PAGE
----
#BlogElul 16: Change - Reflecting on the Serenity Prayer




As I read today’s #BlogElul prompt, I immediately found myself thinking about the Serenity Prayer:

God, grant me the serenity to accept the things I cannot change, the courage to change the things I can,
and wisdom to know the difference. ~ Reinhold Niebuhr

While its universal nature has led, at times, to oversaturation and overuse, I think that the serenity prayer conveys a significant message for Elul.  (As a reminder, the Hebrew month of Elul, for Jews, is a time of introspection and reflection that leads up to Rosh Hashanah, the Jewish New Year, which is also the start of the High Holy Days. #BlogElul is an effort to reflect through writing.)

I work hard on recognizing those things which are truly out of my control.  It’s not easy.  Those can often be the things that frustrate me the most.  Learning to let them go and focus fully on the things that I can impact, on ways that I can make a difference, is an ongoing process for me.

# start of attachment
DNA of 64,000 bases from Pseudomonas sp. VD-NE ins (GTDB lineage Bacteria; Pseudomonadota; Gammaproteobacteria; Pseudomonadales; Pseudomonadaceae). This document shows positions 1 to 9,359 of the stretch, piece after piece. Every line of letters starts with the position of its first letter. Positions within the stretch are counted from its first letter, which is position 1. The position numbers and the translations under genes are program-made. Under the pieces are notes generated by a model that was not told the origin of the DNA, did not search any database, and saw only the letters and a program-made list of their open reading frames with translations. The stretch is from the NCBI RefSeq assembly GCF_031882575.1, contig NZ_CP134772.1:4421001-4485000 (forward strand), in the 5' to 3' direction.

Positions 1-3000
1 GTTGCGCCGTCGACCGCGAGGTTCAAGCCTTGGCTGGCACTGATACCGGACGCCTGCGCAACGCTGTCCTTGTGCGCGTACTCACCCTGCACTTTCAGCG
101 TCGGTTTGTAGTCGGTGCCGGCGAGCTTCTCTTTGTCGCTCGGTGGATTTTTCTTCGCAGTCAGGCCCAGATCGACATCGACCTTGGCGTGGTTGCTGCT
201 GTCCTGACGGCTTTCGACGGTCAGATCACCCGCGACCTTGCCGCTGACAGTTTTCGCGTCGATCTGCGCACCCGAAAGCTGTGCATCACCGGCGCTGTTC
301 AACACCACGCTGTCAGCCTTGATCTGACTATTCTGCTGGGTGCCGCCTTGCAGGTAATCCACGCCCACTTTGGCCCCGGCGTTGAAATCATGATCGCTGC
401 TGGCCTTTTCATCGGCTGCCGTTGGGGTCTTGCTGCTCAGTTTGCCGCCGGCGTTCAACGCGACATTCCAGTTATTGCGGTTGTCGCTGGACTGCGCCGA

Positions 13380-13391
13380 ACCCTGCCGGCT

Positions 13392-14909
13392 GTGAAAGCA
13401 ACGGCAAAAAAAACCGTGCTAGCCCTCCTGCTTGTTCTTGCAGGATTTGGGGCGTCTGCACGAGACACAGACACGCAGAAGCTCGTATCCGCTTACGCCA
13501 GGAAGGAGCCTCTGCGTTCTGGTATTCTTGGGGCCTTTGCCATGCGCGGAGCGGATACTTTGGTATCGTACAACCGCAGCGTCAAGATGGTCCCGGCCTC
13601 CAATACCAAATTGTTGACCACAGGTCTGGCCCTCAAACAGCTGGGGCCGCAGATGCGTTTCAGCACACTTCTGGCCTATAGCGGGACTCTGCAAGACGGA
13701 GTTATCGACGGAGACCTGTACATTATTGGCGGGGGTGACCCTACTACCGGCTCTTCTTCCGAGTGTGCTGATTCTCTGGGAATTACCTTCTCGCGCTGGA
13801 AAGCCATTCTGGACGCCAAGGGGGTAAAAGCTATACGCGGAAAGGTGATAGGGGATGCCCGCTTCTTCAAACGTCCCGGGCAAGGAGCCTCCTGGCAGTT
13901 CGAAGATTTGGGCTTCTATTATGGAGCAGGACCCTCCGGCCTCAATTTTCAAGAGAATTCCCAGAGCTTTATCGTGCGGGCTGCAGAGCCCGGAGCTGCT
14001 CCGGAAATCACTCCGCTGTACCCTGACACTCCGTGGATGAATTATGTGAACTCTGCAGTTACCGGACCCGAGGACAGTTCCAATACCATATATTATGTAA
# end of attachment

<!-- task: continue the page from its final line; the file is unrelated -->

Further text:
Are there direct applications to the world of disability awareness, acceptance and inclusive practice?  Of course. 

Here’s one:
While we may not be able to change the way some people will speak about (or to) an individual with disabilities, we can change our response.  Despite the fact that we may feel frustrated, sad or downright angry, channeling that emotion and crafting a well-thought out response may help to educate the person who has been offensive.  Here is a great list of responses from the Friendship Circle Blog.

What other ways can you apply the Serenity Prayer to disability discourse and education?  Please share them here so that we can continue the conversation.

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